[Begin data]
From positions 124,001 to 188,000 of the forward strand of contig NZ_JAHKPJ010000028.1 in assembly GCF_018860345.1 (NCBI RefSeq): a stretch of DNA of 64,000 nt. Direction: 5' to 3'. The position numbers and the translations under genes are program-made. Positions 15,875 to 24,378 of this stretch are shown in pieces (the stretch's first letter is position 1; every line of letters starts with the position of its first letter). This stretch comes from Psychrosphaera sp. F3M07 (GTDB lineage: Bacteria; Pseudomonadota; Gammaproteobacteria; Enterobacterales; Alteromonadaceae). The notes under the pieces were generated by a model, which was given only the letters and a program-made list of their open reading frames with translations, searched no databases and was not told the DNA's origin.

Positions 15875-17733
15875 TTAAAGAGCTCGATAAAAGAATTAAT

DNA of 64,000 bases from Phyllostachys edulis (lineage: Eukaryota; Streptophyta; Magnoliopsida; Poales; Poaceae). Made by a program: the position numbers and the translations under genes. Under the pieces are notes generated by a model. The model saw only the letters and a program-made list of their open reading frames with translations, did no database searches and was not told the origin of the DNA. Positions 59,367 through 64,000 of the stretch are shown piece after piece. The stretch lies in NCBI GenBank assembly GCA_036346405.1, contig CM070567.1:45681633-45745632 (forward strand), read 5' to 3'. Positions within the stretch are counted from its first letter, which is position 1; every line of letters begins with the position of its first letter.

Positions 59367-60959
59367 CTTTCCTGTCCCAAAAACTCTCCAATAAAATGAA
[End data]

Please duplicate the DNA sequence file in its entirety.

From positions 124,001 to 188,000 of the forward strand of contig NZ_JAHKPJ010000028.1 in assembly GCF_018860345.1 (NCBI RefSeq): a stretch of DNA of 64,000 nt. Direction: 5' to 3'. The position numbers and the translations under genes are program-made. Positions 15,875 to 24,378 of this stretch are shown in pieces (the stretch's first letter is position 1; every line of letters starts with the position of its first letter). This stretch comes from Psychrosphaera sp. F3M07 (GTDB lineage: Bacteria; Pseudomonadota; Gammaproteobacteria; Enterobacterales; Alteromonadaceae). The notes under the pieces were generated by a model, which was given only the letters and a program-made list of their open reading frames with translations, searched no databases and was not told the DNA's origin.

Positions 15875-17733
15875 TTAAAGAGCTCGATAAAAGAATTAAT

DNA of 64,000 bases from Phyllostachys edulis (lineage: Eukaryota; Streptophyta; Magnoliopsida; Poales; Poaceae). Made by a program: the position numbers and the translations under genes. Under the pieces are notes generated by a model. The model saw only the letters and a program-made list of their open reading frames with translations, did no database searches and was not told the origin of the DNA. Positions 59,367 through 64,000 of the stretch are shown piece after piece. The stretch lies in NCBI GenBank assembly GCA_036346405.1, contig CM070567.1:45681633-45745632 (forward strand), read 5' to 3'. Positions within the stretch are counted from its first letter, which is position 1; every line of letters begins with the position of its first letter.

Positions 59367-60959
59367 CTTTCCTGTCCCAAAAACTCTCCAATAAAATGAA